Figure 1. Comparison of conventional SIT and RIDL-SIT (using a female-specific repressible lethal system) in a mass rearing facility.

Figure 1

Comparison of conventional SIT and RIDL-SIT (using a female-specific repressible lethal system) in a mass rearing facility. In a conventional SIT program males are isolated from a stock colony, where possible—this is technically challenging in all but a few species—otherwise males and females have to be released together. The males are then sterilised by ionising radiation, which tends to reduce their competitiveness. In RIDL-SIT a stock colony is maintained using a repressor of female-specific lethality, females are eliminated by simply not providing this repressor during the rearing of the release generation. These RIDL males are not irradiated and therefore do not suffer the negative effects associated with irradiation. The female-specific lethal gene also acts as an automatic containment mechanism. This acts at two levels: (i) no viable female progeny are produced, so the escapees would not increase the pest population (unlike nonirradiated escapees from a conventional SIT program), (ii) as all RIDL females die, the RIDL construct itself will be rapidly lost from the population.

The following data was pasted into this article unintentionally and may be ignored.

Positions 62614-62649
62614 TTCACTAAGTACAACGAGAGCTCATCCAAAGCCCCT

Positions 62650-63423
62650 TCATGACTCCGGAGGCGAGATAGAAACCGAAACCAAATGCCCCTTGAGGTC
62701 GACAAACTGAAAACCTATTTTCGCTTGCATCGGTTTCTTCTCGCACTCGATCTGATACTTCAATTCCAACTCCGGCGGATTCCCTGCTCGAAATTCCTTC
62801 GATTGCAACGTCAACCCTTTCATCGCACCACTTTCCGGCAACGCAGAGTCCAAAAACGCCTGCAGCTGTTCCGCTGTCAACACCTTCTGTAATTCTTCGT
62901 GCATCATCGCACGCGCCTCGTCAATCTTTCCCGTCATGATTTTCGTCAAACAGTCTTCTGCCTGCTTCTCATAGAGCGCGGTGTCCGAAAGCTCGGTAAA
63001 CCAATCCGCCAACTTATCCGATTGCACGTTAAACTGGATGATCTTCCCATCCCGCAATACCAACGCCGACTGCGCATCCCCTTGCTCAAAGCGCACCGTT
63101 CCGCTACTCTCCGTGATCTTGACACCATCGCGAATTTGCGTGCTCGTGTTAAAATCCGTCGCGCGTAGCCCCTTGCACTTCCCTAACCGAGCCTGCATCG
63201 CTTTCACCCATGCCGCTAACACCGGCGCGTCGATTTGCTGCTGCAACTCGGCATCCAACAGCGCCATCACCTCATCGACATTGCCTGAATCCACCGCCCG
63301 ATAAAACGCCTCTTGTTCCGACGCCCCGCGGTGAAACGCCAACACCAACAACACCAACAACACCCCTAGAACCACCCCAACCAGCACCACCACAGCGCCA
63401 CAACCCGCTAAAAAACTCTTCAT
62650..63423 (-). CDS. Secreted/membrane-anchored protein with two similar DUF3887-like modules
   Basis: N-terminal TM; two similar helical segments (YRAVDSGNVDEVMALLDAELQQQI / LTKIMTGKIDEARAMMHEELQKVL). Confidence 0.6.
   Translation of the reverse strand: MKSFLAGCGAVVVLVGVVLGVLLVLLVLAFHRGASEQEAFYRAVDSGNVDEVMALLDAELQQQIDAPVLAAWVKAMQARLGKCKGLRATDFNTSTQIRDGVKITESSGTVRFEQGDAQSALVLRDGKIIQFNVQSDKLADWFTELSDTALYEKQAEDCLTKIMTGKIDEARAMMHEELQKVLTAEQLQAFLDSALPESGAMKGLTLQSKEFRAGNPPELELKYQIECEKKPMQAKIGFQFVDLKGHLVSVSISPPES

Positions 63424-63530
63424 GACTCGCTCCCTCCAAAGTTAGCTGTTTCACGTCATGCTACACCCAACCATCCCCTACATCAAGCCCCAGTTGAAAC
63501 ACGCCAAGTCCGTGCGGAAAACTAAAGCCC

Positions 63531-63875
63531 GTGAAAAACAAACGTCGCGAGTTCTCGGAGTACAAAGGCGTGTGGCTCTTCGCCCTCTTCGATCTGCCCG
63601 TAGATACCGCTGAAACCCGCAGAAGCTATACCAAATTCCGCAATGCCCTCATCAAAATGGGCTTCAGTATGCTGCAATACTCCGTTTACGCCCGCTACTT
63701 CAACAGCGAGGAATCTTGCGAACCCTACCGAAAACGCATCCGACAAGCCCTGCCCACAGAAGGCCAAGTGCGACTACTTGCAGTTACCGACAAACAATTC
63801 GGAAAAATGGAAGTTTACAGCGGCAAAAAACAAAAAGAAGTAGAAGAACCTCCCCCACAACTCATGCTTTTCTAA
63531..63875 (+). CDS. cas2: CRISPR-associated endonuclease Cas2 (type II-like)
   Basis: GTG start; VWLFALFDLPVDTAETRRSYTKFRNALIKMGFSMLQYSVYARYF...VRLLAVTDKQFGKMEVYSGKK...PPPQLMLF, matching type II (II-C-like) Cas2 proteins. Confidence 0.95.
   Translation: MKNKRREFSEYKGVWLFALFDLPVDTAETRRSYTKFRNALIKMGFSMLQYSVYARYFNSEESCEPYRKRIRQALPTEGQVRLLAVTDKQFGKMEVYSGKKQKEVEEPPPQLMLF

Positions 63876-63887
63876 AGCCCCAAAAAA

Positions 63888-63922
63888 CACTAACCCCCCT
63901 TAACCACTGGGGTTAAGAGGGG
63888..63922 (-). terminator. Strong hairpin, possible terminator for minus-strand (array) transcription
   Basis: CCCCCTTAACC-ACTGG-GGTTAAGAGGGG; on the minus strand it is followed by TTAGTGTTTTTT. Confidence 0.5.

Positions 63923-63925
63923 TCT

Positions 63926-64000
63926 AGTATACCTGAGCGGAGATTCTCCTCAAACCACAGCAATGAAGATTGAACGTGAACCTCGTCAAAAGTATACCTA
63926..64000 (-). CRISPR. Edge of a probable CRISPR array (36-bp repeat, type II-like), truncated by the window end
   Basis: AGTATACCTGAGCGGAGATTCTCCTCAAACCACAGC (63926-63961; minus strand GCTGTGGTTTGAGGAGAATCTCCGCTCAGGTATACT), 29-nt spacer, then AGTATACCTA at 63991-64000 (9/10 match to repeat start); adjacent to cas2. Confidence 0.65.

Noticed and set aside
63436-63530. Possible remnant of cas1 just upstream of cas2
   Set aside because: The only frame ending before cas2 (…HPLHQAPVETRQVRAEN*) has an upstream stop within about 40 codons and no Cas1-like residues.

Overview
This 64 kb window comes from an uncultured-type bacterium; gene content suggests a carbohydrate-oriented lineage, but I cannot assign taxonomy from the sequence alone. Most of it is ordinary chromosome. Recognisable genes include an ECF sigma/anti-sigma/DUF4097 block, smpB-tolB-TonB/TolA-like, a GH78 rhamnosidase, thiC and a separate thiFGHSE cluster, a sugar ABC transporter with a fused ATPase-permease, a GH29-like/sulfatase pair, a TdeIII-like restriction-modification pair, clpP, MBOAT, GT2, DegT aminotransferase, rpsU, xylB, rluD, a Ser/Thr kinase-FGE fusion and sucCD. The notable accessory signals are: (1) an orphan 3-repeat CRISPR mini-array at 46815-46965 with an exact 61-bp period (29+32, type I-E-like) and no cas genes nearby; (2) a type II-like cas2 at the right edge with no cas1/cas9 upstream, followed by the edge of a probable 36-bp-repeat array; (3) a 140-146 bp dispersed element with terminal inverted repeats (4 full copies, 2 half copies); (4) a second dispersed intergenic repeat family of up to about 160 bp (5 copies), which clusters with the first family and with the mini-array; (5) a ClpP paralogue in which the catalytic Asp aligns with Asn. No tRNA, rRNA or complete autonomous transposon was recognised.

From: Insect Population Suppression Using Engineered Insects

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